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It’s my pleasure to announce that The Hit List for Mac version 1.1.11 and The Hit List for iPhone version 2.1.1 are released. They are both minor updates with the usual bug fixes and small improvements, but if you happen to live in China, these releases will change the way you use The Hit List in a big way: you can now access our Sync Service without having to go through a VPN or proxy server.
If you’d like to know the gory details, please continue reading, but otherwise, that was it. Thank you!
To jump right into the cause of the problem, the Chinese government, using what people call The Great Firewall of China (GFW) blocks access to many Google services. One such service is App Engine, where we host The Hit List Sync Service. As such, access to ‘appspot.com’ servers is blocked, including our own ‘the-hit-list.appspot.com’.
I read some reports about people having better luck connecting to custom domains that point to App Engine’s servers. So I prepared a test build that connects to ‘sync.thehitlistapp.com’ instead and tested it throughly from within China.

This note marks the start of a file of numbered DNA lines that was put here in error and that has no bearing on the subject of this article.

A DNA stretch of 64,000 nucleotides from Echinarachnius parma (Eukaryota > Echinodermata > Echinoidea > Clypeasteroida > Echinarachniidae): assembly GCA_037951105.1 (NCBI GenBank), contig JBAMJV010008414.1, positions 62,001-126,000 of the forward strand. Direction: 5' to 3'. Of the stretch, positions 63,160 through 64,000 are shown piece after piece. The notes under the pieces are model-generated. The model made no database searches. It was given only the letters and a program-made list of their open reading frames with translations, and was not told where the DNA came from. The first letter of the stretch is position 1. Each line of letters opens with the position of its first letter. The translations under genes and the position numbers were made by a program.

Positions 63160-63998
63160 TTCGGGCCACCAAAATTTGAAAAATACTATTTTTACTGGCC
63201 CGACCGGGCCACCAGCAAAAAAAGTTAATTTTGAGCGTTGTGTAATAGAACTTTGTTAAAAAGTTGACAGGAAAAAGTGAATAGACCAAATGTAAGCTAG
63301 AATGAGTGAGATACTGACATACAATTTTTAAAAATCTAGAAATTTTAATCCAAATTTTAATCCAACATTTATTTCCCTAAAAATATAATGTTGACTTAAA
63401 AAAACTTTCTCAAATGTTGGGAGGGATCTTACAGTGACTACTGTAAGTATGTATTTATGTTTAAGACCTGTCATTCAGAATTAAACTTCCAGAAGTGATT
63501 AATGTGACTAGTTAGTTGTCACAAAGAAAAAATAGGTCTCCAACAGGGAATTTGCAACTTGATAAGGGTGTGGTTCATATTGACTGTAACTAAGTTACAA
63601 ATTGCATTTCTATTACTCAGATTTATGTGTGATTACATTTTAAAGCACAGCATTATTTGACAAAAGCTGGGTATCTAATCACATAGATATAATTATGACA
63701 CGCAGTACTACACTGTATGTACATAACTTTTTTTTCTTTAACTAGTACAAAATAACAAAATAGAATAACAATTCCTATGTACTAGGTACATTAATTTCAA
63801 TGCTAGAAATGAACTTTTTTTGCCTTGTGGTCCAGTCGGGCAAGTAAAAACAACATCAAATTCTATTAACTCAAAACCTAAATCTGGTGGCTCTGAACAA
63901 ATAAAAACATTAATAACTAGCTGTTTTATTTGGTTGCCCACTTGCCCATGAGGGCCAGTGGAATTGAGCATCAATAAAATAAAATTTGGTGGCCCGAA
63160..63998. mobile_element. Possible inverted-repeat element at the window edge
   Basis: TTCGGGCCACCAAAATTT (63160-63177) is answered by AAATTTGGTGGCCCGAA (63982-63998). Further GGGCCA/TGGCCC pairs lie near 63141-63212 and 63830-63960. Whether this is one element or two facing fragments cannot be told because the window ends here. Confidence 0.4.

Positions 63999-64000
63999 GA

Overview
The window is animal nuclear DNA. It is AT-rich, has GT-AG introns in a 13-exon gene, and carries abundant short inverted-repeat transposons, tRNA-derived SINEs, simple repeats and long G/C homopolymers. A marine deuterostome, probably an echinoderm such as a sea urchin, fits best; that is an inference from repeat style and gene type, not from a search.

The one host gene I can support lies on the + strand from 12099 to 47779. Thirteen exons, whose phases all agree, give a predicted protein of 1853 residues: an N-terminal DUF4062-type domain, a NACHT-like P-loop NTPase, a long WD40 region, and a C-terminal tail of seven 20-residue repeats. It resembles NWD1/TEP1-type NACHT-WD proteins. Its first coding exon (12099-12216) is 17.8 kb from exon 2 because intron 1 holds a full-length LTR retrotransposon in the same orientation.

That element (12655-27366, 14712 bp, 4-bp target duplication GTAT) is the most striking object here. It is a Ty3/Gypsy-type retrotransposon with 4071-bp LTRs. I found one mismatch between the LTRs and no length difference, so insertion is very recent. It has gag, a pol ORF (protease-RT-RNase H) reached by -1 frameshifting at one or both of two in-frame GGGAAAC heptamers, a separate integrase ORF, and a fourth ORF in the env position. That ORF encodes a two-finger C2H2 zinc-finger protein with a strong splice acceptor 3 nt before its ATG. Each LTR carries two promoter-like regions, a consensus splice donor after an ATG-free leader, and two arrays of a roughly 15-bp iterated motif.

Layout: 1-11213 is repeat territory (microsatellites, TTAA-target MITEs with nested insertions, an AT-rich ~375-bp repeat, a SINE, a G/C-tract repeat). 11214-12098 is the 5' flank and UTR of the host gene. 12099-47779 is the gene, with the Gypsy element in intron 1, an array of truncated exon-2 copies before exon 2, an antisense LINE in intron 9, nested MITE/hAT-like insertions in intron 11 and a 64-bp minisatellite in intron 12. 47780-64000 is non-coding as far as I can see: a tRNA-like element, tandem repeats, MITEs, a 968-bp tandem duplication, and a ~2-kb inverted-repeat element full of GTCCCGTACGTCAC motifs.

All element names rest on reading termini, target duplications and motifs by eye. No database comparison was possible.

Many people don’t realize what it is like to access the Western Internet from China. You don’t realize how much you rely on Google until you can no longer access it, and not just for searching. Gmail? Not a chance. Did somebody post an answer to a question you’d really like the answer to in a Google Group? Too bad. And good luck loading websites that load Google-hosted content like JQuery or Google Fonts or Google Analytics too early in the page-loading sequence!